I have Siemens hearing aids, they are computer programmed. I have not the top of the line but fairly high up on the expense ladder. There were some daily exercises that I did for 30 days to help my brain reconnect to sounds that I’d been missing. I do notice that I can hear more things but some noises are so loud I can hardly stand them while some voices are still difficult to hear and people want to talk quietly or whisper and I can’t hear them with or without the aids. I put my hearing aids in a charger overnight so batteries aren’t often a problem. The warranty expired before I realized the aids weren’t working correctly. My hearing specialist is knowledgeable but I feel that he expects me to know how the aids should work or not work. They are a piece of new technology and he understands it but I don’t. And since they weren’t working as they should, useable but something with the volume and on/off capability is the issue. Anyway he suggested that I purchase a new pair…these work so not another several thousand dollar investment. I don’t go back for adjustment too often because I simply don’t care for the audiologist attitude/personality. So I wear what I have and when I don’t and I’m at a meeting or meet up I miss much of the conversation I leave wishing I had remembered to wear them. Hearing is better, but not perfect and I’m making an effort to wear them more when I go out in public.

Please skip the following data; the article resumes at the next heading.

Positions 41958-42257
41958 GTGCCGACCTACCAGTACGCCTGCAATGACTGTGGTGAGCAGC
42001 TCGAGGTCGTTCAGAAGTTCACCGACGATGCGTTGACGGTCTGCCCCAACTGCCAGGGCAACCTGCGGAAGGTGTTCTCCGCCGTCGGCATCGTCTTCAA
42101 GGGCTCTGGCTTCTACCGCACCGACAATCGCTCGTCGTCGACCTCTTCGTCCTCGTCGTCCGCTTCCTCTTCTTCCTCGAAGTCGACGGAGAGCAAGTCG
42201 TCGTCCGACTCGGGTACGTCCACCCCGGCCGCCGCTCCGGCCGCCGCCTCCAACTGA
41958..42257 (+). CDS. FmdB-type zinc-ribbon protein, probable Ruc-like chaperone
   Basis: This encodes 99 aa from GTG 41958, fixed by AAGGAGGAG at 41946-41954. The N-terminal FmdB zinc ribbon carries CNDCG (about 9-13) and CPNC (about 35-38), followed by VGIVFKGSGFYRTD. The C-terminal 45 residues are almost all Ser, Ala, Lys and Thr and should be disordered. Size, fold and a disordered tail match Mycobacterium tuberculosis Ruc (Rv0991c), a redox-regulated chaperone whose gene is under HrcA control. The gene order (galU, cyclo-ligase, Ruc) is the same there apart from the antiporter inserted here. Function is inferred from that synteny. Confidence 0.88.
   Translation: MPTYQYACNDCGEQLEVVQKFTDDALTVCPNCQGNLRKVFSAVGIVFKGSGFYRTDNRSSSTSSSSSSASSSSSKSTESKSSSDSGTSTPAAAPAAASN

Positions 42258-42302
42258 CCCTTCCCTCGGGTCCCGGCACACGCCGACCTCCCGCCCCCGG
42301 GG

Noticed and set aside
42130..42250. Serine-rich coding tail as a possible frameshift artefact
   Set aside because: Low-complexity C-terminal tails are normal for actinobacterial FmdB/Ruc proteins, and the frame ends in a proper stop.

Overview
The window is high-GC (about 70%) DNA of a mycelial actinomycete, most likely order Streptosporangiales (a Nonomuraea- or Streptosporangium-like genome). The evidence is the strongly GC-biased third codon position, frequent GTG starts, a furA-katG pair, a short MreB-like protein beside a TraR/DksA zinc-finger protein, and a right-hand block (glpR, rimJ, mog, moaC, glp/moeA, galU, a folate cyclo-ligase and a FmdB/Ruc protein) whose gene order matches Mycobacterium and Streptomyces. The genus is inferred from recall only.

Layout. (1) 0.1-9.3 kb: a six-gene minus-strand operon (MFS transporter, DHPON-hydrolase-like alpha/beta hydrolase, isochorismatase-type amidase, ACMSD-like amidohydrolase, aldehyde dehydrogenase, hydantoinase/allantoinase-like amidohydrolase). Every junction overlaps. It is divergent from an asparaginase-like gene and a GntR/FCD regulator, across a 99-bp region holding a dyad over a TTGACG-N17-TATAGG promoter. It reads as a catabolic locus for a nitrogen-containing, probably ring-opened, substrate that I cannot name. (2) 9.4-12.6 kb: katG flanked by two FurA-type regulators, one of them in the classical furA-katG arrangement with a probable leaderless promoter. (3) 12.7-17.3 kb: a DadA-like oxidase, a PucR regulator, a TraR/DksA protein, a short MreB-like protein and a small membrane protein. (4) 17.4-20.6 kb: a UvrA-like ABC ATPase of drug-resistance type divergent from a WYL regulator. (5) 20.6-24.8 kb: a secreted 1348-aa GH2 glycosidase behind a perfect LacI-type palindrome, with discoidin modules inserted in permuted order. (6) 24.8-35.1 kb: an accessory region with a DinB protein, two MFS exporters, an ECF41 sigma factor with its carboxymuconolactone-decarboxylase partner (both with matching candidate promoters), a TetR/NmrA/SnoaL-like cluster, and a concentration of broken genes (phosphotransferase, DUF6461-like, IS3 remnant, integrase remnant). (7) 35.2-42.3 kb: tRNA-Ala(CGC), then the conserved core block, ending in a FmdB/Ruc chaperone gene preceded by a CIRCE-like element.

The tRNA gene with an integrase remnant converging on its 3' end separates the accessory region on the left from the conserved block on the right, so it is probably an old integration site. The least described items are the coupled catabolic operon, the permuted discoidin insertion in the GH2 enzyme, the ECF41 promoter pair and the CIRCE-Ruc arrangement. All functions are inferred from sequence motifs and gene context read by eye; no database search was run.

• Mary Hulsey
    REPLY

    I love my hearing aids, since I do need them. Not only can I hear much better, but I have also learned that lack of them can add to dememtia. Having a social life again more then pays for my Starkeys. Being 84, I am just sorry that I Waited so long. The service you receive men’s a lot, so shop around. Thank you for the above article. More people should read it.